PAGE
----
Study of Temporal Data Mining Techniques

DOI : 10.17577/IJERTV3IS100183

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Study of Temporal Data Mining Techniques

Amit Doshi, Kashyap Bhansali, Prof. Lynette DMello

Dept. of Computer Engineering

D. J. Sanghvi College of Engineering Mumbai, India

AbstractTemporal data is data that includes time. Data mining problems can be classified into two categories: Data and Mining Operations. The main issue involved in data mining is processing data that encompasses temporal information. Temporal data mining has gained large momentum in the last decade. Various techniques of temporal data mining have been proposed. These techniques have been proved to be useful, to extract important information. In order to understand this phenomenon completely, we need to view temporal data as a sequence of events. Techniques from fields like machine learning, databases, statistics etc. are required when dealing with temporal data mining. In this paper, we provide a brief overview of temporal data mining techniques which have been developed in the last ten years.

KeywordsTDM, Temporal Data, Temporal Data Mining, TDM techniques, SPADE, GSP.


    Owing to the increase in amount of stored data, a lot of interest in the discovery of hidden information has evolved in the last ten years. This discovery has been focused mainly on data clustering, data classification. Treating data having temporal attributes, is an important problem that arises during mining. These attributes need to be handled separately and differently from other attributes.

    The goal of this paper is to give an overview of the techniques proposed within the last decade, to deal with temporal data mining. In addition to that, we aim to classify and organize them in such a way, that it helps to solve real life problems.

    Temporal data mining is an important part of data mining. It is extraction of implicit, potentially useful and previously unspecified information, from large amount of data.

    Temporal data mining deals with data mining of large sequential data sets. Sequential data is data that is ordered with respect to an index.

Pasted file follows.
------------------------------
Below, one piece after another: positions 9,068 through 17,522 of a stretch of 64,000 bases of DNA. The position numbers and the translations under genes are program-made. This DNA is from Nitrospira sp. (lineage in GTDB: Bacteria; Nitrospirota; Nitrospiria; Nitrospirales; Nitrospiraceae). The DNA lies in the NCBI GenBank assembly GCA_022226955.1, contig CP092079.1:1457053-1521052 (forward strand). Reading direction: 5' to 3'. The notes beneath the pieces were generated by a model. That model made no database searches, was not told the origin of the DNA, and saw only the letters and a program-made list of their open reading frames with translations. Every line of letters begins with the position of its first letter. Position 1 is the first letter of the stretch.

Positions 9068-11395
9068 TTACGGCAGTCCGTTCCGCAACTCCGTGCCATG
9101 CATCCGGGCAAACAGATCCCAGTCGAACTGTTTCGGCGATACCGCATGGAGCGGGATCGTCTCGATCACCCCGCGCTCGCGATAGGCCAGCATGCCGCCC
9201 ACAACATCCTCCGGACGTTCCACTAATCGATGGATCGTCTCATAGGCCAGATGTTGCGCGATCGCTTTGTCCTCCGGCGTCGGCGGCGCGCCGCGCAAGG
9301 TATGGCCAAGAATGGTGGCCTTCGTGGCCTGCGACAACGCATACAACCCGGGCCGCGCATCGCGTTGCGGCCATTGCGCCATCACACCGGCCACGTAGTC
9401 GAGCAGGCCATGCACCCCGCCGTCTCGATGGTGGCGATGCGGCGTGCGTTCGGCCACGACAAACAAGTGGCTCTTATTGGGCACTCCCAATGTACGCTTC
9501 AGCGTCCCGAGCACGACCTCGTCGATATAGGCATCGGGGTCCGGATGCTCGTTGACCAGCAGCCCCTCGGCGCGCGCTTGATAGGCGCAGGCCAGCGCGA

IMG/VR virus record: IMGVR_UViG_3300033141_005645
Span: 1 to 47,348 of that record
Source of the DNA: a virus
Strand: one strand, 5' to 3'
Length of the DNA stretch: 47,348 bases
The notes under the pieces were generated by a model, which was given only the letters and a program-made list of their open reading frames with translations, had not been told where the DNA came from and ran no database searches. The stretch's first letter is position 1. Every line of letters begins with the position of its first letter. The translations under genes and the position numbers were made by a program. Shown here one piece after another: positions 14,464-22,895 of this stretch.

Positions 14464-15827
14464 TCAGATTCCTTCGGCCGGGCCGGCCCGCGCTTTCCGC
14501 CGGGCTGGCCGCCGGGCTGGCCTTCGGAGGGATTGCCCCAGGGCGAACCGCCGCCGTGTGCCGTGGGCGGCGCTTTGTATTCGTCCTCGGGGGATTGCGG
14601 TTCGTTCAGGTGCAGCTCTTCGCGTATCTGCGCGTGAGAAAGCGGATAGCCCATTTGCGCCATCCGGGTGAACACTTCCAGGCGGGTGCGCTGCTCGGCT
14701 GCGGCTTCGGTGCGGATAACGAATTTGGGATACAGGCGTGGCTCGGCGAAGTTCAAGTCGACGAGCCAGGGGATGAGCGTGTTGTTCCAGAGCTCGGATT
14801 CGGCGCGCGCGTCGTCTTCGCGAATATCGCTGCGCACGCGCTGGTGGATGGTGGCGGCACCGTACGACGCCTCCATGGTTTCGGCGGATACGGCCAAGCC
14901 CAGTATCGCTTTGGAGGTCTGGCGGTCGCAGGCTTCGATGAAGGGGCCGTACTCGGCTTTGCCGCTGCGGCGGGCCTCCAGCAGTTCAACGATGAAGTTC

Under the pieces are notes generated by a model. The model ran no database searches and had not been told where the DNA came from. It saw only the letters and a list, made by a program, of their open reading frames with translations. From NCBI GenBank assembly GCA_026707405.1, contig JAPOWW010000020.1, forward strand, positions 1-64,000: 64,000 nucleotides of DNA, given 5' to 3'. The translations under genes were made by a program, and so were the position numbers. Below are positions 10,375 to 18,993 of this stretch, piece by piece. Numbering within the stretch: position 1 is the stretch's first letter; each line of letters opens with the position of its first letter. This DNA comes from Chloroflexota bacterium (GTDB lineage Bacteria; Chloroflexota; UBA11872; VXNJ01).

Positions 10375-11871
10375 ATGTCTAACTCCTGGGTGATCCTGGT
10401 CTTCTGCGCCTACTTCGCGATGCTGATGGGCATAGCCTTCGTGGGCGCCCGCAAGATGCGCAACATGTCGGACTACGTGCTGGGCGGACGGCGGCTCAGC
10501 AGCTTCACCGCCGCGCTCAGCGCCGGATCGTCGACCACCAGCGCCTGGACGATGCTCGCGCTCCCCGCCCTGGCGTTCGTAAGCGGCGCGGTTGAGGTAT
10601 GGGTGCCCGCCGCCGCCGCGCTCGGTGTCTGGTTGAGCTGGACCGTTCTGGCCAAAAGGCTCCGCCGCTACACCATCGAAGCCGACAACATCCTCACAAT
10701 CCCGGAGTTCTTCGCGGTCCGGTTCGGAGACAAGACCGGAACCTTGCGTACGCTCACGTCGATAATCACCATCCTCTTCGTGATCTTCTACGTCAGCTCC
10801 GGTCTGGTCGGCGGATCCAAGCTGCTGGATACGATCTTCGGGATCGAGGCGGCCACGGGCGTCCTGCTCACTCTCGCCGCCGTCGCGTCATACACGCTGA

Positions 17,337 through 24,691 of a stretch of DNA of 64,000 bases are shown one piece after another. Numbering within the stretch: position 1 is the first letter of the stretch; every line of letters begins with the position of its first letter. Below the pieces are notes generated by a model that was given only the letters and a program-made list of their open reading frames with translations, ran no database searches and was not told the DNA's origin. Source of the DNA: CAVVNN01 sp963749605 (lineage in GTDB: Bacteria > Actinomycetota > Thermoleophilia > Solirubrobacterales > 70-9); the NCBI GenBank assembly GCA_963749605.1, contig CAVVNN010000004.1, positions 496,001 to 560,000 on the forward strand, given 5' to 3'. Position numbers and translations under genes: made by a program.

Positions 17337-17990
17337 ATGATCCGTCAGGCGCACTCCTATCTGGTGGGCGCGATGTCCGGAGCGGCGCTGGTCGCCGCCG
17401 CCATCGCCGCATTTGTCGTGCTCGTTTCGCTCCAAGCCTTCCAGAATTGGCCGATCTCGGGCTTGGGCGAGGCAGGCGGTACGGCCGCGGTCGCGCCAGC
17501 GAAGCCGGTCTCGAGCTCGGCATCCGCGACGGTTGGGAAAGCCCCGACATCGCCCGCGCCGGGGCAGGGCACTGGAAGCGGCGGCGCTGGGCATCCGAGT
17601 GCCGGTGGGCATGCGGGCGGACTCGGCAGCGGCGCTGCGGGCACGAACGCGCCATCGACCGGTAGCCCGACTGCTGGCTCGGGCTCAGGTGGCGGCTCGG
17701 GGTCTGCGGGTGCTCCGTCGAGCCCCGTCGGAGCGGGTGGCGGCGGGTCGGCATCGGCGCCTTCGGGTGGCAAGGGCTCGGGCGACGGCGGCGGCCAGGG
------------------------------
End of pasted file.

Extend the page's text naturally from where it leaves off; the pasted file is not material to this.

1. Fully Temporal

      It is time dependent. Data and information derived from it are completely dependent on time. Ex: Transactional data in databases.

    2. Time Series

      This is a special case of time stamped data. It is similar to a number line. The events are uniformly separated in time dimension. Time series and temporal sequences, are seen in a

      variety of domains like engineering, research, medicine and finance.

    3. Time Stamped

      It has explicit information related to time. Temporal distance between data elements can be found. Inferences made can be temporal or non-temporal. Ex: data from stock exchange, inventory management.

    4. Sequences

    Sequences are ordered events with or without a concrete notion of time. Ex: customer shopping sequences, biological sequences. If an event appears before another, it means that the former event has occurred before the latter.


    Data mining has a wide range of applications. Tasks of data mining can be classified into some broad groups. In case of temporal data mining, these groups are Prediction, Classification, Clustering, Search and retrieval, Association. This categorization is not unique. Also, it is not exhaustive and does not cover all of the categories. In traditional time series analysis and pattern recognition, the first four categories have been extensively studied, understood and developed. In this section, a small overview of TDM techniques mentioned above is provided.

    1. Clustering

      Clustering groups the data on the basis of a similarity measure, like Manhattan distance, Euclidian distance. K- means, K-medoids are well-known clustering techniques.

      Manhattan Distance:

      Euclidian Distance:

      Clustering of sequences, groups sequences based on their similarity measure. Clustering provides a mechanism to automatically find patterns in large data sets that would be otherwise difficult to find. In web activity logs, time series clustering proves quite useful where clusters can depict navigation patterns of users. There are various methods for clustering of sequences. We have model based sequence clustering methods like learning mixture models, a big class of model based clustering methods. For time series clustering,

      variations and hybrid models of ARIMA (Autoregressive Integrated Moving Average) models and Hidden Markov Models used. Another broad class in clustering of sequences uses pattern alignment-based scoring. Some techniques use mixture of both model based and alignment based methods.

      K-means clustering algorithm: Input:

      D = {t1, t2, , tn} //Set of elements

      k //Number of desired clusters Output:

      K //Set of clusters Algorithm:

      Assign initial values for means m1, m2, ., mk; Repeat

      Assign each item ti to the cluster which has the closest mean;

      Calculate new mean for each cluster; Until convergence criteria is met;

    2. Classification

      Classification is supervised learning. In classification, there are predefined classes into which the unknown set of attributes is classified. In temporal classification, given temporal sequence is assumed to belong to one of the predefined classes. This can be called as a training database. Using this training data, we can determine the class to which the given input belongs. Examples of sequence classification include gesture recognition, speech recognition, handwriting recognition, signature verification, etc. Speech recognition system converts audio/speech into text by recognizing the speech. In speech recognition, commonly used method is to divide the speech pattern and apply a feature extraction method on the divided parts. One application of pattern recognition is Optical Character Recognition (OCR) in which images are considered as sequences.